October 29, 2010 – Why Generic Dispensing Margins (Eventually) Must Fall


October 29, 2010 – Why Generic Dispensing Margins (Eventually) Must Fall

For both drug retail and PBM mail-order we estimate that per-Rx generic dispensing margins are $5 higher for generics than brands, and show that this premium results from: 1) payors’ uncertainty w/ respect to pharmacies’ generic acquisition costs (uncertainty premium), and 2) payors’ current need to ‘bias’ pharmacies in favor of generic dispensing (incentive premium)

The uncertainty premium fades as payors’ knowledge of generic acquisition costs improves: suddenly if HHS publishes acquisition costs (average manufacturer price or AMP) in January; or if not, then more gradually as states shift Medicaid Rx re-imbursement closer to generic acquisition costs. Alabama is making this shift (and is making generic acquisition costs public); other states likely will follow

Commercial payors’ need for pharmacies to earn more on generics (i.e. the incentive premium) fades as consumers’ out-of-pocket exposure to brand v. generic differentials grows, and this differential is growing exponentially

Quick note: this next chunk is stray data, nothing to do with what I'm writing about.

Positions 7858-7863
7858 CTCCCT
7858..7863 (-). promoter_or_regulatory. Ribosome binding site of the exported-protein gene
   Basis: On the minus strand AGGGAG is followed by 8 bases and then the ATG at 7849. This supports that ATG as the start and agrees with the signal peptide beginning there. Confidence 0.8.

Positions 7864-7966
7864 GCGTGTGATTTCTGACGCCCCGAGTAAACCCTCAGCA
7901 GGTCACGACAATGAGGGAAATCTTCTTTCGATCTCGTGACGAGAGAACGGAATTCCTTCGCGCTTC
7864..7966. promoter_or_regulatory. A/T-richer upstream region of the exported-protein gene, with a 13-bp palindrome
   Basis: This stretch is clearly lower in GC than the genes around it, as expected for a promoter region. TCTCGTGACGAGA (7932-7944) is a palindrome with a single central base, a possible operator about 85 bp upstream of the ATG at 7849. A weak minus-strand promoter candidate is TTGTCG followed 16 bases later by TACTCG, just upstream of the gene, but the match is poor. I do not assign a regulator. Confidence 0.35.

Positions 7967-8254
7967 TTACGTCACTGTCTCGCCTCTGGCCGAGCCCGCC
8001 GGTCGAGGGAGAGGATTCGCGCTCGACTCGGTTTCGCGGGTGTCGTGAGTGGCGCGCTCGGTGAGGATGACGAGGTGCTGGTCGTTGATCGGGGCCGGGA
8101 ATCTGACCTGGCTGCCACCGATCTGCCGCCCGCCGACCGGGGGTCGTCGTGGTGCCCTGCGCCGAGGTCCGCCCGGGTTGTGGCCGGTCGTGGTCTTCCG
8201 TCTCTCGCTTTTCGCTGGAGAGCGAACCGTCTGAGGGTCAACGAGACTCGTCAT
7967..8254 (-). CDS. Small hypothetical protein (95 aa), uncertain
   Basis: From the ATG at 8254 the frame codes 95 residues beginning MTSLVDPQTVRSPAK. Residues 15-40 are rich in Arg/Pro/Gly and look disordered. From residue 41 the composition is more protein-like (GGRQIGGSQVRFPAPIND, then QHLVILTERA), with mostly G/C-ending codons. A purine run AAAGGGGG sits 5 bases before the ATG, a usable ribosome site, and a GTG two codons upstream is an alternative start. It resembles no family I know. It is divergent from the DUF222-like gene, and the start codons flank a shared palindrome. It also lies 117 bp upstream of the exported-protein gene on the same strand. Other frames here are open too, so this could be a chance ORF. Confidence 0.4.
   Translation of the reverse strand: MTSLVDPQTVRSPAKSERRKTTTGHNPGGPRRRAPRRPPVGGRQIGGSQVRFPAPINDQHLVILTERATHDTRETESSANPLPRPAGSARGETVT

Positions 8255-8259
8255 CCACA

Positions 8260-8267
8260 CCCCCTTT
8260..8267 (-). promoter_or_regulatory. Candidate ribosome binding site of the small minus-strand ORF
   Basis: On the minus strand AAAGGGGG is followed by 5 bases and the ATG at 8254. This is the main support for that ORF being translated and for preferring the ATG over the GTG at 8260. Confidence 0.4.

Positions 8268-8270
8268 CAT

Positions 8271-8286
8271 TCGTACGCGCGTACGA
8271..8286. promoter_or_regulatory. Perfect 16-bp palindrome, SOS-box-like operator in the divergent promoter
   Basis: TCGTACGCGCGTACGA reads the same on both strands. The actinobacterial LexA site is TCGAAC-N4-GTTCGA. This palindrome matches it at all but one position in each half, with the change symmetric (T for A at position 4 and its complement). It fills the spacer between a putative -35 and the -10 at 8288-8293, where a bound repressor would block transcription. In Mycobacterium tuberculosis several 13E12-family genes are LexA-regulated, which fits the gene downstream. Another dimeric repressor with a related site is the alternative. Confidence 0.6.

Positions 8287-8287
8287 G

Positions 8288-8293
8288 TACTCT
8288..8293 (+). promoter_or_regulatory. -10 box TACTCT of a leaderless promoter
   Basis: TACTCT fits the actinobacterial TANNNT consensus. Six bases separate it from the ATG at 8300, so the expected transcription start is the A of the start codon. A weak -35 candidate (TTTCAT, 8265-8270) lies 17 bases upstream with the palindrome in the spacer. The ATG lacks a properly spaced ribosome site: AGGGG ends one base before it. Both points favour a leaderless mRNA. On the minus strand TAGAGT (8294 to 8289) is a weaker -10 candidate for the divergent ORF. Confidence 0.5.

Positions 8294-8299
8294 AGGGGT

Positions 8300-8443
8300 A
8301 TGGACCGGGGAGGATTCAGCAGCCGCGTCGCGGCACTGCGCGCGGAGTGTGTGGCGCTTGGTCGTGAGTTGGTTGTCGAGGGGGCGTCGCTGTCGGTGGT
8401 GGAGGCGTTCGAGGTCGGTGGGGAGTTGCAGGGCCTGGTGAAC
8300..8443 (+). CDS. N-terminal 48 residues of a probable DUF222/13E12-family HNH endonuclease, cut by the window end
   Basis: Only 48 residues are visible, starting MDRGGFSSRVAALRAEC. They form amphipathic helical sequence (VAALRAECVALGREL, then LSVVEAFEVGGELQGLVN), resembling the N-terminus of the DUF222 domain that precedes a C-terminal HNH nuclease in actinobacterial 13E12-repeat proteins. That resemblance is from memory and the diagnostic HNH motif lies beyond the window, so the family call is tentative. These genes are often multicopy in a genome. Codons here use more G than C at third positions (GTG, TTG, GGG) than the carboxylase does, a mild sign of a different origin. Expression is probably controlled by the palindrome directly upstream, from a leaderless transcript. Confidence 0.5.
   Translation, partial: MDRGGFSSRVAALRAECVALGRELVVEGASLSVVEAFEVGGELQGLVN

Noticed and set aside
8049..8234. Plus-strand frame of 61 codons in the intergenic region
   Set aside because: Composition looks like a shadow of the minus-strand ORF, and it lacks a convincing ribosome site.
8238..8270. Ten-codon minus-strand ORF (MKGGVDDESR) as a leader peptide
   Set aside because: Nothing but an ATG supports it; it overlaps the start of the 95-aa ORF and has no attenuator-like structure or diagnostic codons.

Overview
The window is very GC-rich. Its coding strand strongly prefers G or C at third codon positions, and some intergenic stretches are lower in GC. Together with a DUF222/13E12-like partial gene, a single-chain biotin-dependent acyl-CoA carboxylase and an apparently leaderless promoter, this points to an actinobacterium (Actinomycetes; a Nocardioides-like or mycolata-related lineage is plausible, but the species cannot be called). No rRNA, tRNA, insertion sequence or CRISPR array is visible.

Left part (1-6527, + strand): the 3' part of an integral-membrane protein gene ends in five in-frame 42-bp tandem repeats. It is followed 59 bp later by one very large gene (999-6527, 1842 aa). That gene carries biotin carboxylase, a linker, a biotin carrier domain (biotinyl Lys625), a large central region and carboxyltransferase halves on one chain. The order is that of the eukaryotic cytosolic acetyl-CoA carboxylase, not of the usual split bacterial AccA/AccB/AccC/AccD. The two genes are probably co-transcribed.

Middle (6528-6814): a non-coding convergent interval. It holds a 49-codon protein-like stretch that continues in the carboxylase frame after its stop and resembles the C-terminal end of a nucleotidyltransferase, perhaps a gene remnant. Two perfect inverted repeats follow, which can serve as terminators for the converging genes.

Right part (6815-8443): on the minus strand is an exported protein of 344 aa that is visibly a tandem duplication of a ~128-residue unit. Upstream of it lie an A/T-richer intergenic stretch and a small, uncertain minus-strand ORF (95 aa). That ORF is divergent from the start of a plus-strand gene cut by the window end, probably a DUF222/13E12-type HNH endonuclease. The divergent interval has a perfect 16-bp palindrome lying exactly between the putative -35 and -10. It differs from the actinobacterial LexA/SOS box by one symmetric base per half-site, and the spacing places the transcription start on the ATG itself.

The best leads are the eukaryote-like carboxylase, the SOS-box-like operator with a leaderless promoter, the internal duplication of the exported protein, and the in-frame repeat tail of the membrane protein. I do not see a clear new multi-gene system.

Quite apart from these separate pressures on the uncertainty and incentive premiums, the entire generic dispensing premium is under competitive attack.  By forgoing large generic mark-ups, Wal-Mart / Humana’s Medicare Part-D plan offers a monthly premium less than 1/2 the national average

This competitive assault should accelerate. As generics represent a growing % of Rx’s dispensed, generic dispensing premia grow in absolute importance as an ever larger cost of delivering a drug benefit.  And, the relative importance of generic dispensing premia grow as well; as brands are lost to patents, drug rebates fall in importance as a source of drug benefit cost savings.  More simply: competition to deliver low cost drug benefits is shifting from the negotiation of brand drug rebates to the lowering of generic dispensing premia

Timing the collapse of the generic dispensing premium is difficult; we’re convinced it’s gone by 2015/’16, and see substantial odds that it’s gone much sooner.  We’re desperately aware of how useful it would be to time things more accurately, particularly in light of patent losses in 2011 – ‘13

We recommend reducing exposure to the drug trades (PBMs (MHS, ESRX, CVS), drug retail (WAG, CVS, RAD), and distributors (CAH, ABC, MCK)), even ahead of the generic wave.  PBMs are particularly at risk, with both higher valuations and higher gross profit exposure than other trades

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